Sat, Jul 07, 2007 - Page 3 News List

Latest UN snub is `groundless': New York liaison

STAFF WRITER , WITH CNA, NEW YORK

UN Secretary-General Ban Ki-Moon's rejection of Taiwan's application to become a signatory to a UN women's rights convention based on UN Resolution 2758 is absolutely unacceptable to Taiwan and its people, Taiwan's representative in New York said on Thursday.

Liao Kang-min (廖港民), who doubles as head of Taiwan's UN working group, said that Ban's denial of Taiwan's right to take part in the UN Convention on the Elimination of All Forms of Discrimination Against Women based on UN Resolution 2758 -- which Ban claims stipulates that "Taiwan is part of the People's Republic of China" -- was "groundless and a fallacy."

Liao said that since the UN passed Resolution 2758 in 1971, Beijing has tried to mislead the world into thinking that Taiwan is part of the People's Republic of China, pointing out that the resolution only replaced the Republic of China with the People's Republic of China as the sole representative of China in the UN and that it did not address the representation of the Taiwanese people.

Liao, who succeeded Andrew Hsia (夏立言) as Taiwan's top liaison officer in New York and who began the job just last week, said that his UN working group will come up with measures to cope with the matter at an appropriate time.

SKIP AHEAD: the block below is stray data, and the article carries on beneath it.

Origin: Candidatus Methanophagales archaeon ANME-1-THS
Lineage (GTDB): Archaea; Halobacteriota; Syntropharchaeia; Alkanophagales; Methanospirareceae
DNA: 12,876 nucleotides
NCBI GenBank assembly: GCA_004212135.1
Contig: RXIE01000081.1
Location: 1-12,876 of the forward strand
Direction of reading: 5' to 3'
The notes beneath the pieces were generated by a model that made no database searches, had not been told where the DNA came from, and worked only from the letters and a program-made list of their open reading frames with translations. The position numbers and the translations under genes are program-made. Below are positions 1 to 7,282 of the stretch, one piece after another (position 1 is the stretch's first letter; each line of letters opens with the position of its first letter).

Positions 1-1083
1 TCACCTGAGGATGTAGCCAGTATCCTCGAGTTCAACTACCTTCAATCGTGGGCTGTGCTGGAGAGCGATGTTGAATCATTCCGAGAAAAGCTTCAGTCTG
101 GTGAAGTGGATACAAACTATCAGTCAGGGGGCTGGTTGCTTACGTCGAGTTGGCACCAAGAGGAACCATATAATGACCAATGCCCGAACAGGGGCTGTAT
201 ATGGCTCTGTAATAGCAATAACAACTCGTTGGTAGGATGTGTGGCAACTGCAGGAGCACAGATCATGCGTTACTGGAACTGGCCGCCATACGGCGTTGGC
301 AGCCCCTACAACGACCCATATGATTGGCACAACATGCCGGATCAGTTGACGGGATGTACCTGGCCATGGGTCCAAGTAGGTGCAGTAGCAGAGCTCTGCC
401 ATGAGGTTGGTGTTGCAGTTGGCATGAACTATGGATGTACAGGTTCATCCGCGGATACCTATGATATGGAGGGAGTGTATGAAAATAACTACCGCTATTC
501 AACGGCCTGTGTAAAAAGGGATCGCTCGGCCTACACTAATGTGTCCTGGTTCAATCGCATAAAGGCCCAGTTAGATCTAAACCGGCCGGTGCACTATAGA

Meanwhile, Laio said his office would push Taiwan's bid to join the UN using the name "Taiwan" in the next two months using a two-pronged strategy -- seeking representation in the organization for Taiwanese based on the principle of universality prescribed in the UN Charter and proposing a proactive role for the UN in maintaining peace, stability and security in East Asia, including the Taiwan Strait.

Liao quoted Vice President Annette Lu (呂秀蓮) as having said recently that President Chen Shui-bian (陳水扁) will meet with high-level national security officials next month to discuss strategies surrounding Taiwan's UN bid this year, including the feasibility of filing a suit with the International Court of Justice on Taiwan's lack of representation at the UN.

Last September marked the nation's 14th attempt in as many years to join the UN.

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